The Grand Prix d’Horlogerie de Genève, otherwise known as the ‘Watch Oscars’, is every bit as important to the world of horology as the Academy Awards are to the film industry. They’re not as fun or as Britain-focused as the Square Mile Watch Awards (we’d consider ourselves the BAFTAs of the circuit, naturally), but the GPHGs offer watchmakers all-important bragging rights in a sector where prestige means everything.

Winning one of these bad boys isn’t necessarily conducive to a best-selling timepiece, in the same way that plenty of Oscar winners have bombed at the box office, but swaying an international panel of 30 watch experts is no mean feat.

One brand that has made a particularly strong impression on the jury over the last decade is Tudor Watches. When CEO Éric Pirson stepped on stage in 2019 to collect the GPHG’s Challenge Prize (awarded to the best watch under 4,000 CHF, on this occasion going to the Black Bay P01), it was the fifth time in seven years that his brand had taken home a gong. Not bad going for a watchmaker that has for too long lived in the shadow of its ‘big brother’ Rolex.

Sibling Rivalry

When Hans Wilsdorf created the Montres Tudor SA Company in 1946, 38 years after founding his first Swiss watch giant, he did so in a concerted effort to offer timepieces with the quality and dependability of Rolex at a more accessible price point.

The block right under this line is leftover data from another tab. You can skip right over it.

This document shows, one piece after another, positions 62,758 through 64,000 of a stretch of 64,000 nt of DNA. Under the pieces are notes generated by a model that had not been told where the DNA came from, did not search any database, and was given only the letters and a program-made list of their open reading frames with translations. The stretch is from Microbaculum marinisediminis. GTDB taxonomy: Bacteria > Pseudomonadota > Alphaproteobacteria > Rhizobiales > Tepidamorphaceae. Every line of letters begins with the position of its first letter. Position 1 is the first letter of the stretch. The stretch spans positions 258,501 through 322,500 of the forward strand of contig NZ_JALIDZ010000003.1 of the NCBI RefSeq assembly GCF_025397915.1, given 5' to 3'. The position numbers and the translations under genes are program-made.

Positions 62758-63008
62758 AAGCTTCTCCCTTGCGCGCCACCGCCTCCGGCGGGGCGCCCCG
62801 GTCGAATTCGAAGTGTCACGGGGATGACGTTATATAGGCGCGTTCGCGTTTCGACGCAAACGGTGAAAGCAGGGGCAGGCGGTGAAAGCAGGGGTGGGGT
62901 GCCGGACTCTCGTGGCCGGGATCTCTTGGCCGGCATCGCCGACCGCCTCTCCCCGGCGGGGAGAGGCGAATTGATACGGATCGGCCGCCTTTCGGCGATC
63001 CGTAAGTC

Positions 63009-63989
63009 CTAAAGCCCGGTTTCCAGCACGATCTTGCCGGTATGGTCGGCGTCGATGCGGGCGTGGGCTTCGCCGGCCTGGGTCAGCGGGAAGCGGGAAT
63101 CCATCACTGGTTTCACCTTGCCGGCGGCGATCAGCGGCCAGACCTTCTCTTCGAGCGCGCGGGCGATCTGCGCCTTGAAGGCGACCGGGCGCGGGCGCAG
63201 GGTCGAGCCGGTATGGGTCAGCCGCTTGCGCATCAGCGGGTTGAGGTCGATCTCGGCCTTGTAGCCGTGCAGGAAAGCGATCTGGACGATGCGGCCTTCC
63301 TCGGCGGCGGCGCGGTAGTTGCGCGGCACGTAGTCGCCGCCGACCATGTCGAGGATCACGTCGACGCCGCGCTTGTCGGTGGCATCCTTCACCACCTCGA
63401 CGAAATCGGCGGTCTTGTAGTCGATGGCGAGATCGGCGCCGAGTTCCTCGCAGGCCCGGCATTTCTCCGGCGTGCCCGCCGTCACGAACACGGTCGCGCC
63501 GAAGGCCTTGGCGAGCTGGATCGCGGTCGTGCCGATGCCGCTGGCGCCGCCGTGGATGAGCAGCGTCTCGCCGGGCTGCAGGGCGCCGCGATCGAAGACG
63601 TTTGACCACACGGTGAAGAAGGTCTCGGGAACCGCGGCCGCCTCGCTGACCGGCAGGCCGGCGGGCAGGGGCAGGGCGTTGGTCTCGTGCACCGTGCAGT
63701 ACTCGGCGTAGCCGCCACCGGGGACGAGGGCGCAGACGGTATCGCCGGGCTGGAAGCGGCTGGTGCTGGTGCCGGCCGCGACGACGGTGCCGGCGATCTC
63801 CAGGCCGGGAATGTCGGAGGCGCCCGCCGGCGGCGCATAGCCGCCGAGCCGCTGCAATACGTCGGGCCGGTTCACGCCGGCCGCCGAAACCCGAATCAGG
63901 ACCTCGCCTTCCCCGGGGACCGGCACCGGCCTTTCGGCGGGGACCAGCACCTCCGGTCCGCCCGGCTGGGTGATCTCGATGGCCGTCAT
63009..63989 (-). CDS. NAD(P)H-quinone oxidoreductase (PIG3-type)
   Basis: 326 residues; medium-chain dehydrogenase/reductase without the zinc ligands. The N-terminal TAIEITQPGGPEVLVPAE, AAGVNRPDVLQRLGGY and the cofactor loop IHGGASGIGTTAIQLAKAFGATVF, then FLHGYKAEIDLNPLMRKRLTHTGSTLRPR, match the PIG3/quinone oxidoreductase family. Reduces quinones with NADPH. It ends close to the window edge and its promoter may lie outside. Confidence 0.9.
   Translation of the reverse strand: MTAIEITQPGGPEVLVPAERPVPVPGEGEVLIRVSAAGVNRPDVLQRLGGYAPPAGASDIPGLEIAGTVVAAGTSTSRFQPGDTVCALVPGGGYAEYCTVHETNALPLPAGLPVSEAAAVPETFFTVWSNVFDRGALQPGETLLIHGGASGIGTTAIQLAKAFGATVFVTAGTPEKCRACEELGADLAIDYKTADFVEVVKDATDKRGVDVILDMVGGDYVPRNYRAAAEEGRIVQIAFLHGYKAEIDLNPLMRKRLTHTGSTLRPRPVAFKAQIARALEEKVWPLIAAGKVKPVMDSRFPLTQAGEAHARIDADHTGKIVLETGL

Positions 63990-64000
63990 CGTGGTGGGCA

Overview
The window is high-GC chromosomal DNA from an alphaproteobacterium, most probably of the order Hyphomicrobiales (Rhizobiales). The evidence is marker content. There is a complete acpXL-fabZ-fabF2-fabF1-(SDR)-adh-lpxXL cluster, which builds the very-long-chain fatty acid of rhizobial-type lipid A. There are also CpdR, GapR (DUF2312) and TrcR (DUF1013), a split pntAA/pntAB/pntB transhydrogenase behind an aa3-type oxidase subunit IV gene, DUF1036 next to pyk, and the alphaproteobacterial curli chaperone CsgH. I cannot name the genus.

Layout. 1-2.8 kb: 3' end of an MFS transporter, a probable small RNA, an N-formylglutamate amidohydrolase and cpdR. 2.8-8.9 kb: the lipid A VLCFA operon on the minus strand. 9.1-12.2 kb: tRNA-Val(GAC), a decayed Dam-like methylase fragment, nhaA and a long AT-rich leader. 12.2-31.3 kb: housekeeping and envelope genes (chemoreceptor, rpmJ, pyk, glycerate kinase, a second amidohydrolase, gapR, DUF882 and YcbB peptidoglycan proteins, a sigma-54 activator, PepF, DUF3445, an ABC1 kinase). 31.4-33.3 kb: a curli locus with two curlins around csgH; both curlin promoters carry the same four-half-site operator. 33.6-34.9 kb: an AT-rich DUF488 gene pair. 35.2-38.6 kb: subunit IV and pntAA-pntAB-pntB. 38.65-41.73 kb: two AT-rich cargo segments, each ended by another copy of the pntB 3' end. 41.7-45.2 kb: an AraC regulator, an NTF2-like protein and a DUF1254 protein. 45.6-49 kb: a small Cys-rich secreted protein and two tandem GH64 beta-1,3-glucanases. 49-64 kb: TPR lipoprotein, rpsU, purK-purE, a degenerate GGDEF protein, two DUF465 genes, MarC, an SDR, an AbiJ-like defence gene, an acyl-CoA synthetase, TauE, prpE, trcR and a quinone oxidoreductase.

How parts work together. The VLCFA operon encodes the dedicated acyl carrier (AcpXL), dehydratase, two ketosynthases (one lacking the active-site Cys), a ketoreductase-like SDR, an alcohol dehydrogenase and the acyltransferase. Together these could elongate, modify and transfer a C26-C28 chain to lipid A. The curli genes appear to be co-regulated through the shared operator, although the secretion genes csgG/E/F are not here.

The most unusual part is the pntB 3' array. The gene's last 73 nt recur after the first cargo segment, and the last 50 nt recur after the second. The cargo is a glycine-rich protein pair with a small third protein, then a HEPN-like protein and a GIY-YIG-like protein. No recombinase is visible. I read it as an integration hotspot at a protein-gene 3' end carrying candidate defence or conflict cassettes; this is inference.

It was a simple but effective premise that relied on appealing to the working man as opposed to the elite: ‘Shock treatment at the coal face’, ‘3 months’ hammering!’, ‘Punished without mercy!’ read the early newspaper advertisements – each displaying the Tudor Oyster Prince as a watch ready to tackle the rigours of daily life alongside their blue collar owners; Rolex may have stylised the tool watch, but Tudor distributed it to the masses.

Tudor Vintage Ads
Tudor vintage advertisements

Like every second child, however, Tudor’s journey to wrench the spotlight off its successful sibling has not been a straightforward one. After all, it’s never easy to make yourself heard when big brother is responsible for cornerstones of watch design like the Explorer, Daytona, and GMT-Master.